of Silk 2) 'Pon A Hill 3) The Seal of Seasons 4) The Throat of Winter
5) Catblack (The Wizard's Hat) 6) Stones For Avalon 7) She Was Born To Be My Unicorn 8) Like a White Star Tangled and Far, That's
What You Are 9) Warlord of the Royal Crocodiles 10) Evenings
of Damask 11) The Sea Beasts 12) Iscariot 13)
Nijinky Hind 14) The Pilgrim's Tale 15) The
Misty Coast of Albany 16) Romany Soup
& Sages the Angels of the Ages” was not the big seller it should have been…in fact it did not even chart
in the UK. Honestly though, when your main audience is hippies, people who rarely
make money, let alone buy albums, why would Bolan have thought any differently? Still,
he pressed on with Steven Peregrine Took and expanded on his sound. He would
do it without his management team though as Marc’s girlfriend, June Child, was fired from Blackhill Enterprises for
being caught having sex with Marc on the bed of Pink Floyd’s manager Peter Jenner.
Bolan decided to cut his ties with Blackhill and Child became his new de-facto manager.
His first move
in this new situation was to release a sixty-three page book of poetry entitled, Warlock of Love. Like Bob Dylan and Jim Morrison before him, Bolan’s book was panned by the critics, but at the height
of the T Rex glam phase, it reached the top of the UK’s Best Selling Poetry chart.
With the money coming in from the book sales and his first two albums (although technically, by no means a fortune)
Tyrannosaurus Rex had enough capital to record their next album on sixteen tracks, using more and better instruments. Producer Tony Visconti finally had the technology to capture Bolan’s elfish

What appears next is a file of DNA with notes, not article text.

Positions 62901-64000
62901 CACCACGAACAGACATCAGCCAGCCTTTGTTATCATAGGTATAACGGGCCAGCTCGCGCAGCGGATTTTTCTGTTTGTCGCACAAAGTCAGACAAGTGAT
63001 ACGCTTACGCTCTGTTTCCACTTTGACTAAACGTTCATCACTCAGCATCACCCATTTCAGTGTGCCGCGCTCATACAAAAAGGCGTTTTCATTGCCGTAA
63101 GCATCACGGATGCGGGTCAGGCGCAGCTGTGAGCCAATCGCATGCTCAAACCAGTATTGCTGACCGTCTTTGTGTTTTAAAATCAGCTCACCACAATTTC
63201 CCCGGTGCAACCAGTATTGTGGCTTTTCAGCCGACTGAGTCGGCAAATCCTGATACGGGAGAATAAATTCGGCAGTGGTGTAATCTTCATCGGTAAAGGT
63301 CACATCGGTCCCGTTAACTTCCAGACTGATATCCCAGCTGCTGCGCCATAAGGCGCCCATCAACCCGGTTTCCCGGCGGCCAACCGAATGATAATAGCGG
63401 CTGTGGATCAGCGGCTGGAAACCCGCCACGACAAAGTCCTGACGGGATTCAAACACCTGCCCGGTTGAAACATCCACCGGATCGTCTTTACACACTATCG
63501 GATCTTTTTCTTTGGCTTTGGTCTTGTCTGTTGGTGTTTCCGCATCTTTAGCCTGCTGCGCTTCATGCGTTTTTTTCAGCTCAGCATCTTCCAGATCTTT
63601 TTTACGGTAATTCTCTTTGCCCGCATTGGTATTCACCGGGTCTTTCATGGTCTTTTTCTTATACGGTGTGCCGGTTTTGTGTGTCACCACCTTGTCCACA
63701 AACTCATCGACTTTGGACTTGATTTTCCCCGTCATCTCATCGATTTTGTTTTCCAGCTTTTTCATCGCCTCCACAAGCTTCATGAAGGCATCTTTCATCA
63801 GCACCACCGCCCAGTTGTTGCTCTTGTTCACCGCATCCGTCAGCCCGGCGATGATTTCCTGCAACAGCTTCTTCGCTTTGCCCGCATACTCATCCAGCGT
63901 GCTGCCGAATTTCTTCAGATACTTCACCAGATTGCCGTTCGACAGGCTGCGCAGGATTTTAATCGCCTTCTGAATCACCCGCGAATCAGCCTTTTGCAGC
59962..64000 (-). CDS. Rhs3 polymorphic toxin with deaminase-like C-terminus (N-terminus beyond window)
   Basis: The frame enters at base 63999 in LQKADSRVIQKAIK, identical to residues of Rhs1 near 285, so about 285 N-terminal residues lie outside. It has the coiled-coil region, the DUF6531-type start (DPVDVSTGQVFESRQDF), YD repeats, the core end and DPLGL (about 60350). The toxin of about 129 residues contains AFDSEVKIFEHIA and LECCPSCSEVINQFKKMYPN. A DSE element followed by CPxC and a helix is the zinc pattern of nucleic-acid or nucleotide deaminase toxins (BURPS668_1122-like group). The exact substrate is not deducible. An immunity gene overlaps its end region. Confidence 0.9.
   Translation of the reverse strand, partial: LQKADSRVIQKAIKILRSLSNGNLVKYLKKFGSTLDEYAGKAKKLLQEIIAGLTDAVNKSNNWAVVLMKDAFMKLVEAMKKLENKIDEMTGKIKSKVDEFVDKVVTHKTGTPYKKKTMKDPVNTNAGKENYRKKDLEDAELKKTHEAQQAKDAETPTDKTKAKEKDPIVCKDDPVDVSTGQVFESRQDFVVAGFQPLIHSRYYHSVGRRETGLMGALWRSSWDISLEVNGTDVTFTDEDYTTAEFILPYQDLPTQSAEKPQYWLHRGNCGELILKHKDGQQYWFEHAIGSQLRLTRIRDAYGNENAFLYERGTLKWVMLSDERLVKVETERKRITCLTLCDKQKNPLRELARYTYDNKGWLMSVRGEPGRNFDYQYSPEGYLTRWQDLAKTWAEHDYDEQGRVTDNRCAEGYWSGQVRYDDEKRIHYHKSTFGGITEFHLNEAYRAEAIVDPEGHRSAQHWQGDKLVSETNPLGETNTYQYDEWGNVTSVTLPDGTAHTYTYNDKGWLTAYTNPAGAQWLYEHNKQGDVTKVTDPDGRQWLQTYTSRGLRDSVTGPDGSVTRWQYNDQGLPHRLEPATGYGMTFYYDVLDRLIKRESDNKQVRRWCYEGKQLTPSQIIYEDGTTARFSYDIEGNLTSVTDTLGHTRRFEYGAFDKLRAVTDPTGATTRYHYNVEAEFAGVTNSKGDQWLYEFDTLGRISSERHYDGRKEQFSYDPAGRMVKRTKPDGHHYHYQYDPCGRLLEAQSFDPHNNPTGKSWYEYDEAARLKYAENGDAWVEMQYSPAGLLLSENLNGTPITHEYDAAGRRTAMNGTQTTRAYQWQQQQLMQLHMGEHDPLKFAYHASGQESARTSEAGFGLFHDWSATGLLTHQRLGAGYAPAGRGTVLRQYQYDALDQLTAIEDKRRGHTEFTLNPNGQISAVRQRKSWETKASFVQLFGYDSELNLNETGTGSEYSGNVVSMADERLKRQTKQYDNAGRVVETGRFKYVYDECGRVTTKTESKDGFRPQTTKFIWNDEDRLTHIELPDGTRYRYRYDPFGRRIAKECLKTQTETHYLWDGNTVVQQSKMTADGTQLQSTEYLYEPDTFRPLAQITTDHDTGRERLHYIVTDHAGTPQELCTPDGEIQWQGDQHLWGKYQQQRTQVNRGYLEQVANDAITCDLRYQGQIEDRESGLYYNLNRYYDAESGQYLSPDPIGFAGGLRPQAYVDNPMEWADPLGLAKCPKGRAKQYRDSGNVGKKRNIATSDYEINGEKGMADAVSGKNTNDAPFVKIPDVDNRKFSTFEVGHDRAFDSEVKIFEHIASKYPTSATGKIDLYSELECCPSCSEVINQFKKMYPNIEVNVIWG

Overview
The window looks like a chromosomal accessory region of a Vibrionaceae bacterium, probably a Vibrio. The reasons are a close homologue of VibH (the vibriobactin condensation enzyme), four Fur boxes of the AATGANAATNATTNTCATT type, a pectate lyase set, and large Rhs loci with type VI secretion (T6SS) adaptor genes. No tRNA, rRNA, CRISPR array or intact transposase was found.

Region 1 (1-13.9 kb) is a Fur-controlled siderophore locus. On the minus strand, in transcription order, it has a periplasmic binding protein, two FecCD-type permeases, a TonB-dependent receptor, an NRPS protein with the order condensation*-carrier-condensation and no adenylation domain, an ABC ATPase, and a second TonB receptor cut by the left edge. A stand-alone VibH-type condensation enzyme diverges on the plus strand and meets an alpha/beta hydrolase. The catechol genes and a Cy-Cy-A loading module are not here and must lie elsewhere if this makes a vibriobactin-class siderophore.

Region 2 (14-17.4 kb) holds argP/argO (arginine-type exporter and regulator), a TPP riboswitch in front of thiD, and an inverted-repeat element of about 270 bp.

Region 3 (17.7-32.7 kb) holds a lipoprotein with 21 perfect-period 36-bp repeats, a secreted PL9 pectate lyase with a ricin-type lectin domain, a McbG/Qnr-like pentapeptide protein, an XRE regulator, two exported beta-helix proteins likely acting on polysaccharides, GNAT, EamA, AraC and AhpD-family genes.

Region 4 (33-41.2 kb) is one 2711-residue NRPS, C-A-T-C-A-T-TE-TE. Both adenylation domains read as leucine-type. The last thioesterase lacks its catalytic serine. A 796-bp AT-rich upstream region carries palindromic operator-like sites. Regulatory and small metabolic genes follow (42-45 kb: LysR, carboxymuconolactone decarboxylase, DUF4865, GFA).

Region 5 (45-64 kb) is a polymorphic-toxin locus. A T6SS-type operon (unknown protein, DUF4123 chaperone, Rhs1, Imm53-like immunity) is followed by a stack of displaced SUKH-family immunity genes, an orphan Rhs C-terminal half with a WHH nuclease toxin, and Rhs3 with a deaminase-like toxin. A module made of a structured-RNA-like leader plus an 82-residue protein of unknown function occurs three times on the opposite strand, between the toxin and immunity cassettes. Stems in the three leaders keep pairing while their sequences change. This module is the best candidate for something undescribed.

tales in all their grandeur, and the resulting album showed just how amazing Bolan’s vision truly was.
is the single most charming album I have ever heard, and along with the Kinks “Village Green Preservation Society,”
is the most melodic. There is absolutely no filler on this record. None. Bolan literally sounds like an elf. Not someone sounding elfish, like on his first two records…here he actually is an elf—a crazy,
wandering, bard elf that stopped into your village on his travels to play his songs.
And these are some of the most hippied, amazingly catchy, toe-tapping, stick-in-your-head-for-weeks, songs you’ll
ever hear. The most remarkable thing is that 90% of the lyrics are unintelligible…so
you don’t have any words to harp on…you just find yourself singing sounds that are similar to what Bolan is scatting
on about. The album sounds like a bunch of musically super-gifted, Dungeons and
Dragons obsessed, ten-year-olds got together and wrote songs out of, and for, sheer entertainment.
starts with “Chariots of Silk.” Honestly, this is just great. The melody, the harmonies, the distinctive drumming, and the scat singing style make
for the best song Bolan had yet recorded. But the incredible thing is that
this album is better than the sums of its parts. Unlike most times when you say
that though, each part here is individually fantastic…but when heard all together, this is just an unmatched experience. “’Pon a Hill” starts with bird whistles and ridiculous backward
sounding mumbles, but when the tune kicks in, it is just soothing and compelling (although shorter and slightly darker than
most of the album). Perhaps the mood is so gloomy because of the strange percussion
played by Took, who is unjustly forgotten by many fans of Bolan. Took put his
signature on all of these tunes as well, and had a very unique style in his own right.
Seal of Seasons” is fun, bouncy and catchy as hell. The background
”la-la-las” are as uplifting as possible for a song about whatever the hell it is about. It is memorable, appealing, and a grand hippie time is guaranteed for all.
“The Throat of Winter” again features a great melody and vocal scat singing hooks. It is much slower than the first few numbers, and the backwards, sonic splashes in the coda are a little
crazy. However, they are nothing like on “Deboraarobed,” as
these effects go in and out, acting as another instrument, instead of just having backwards sounds for the sake of having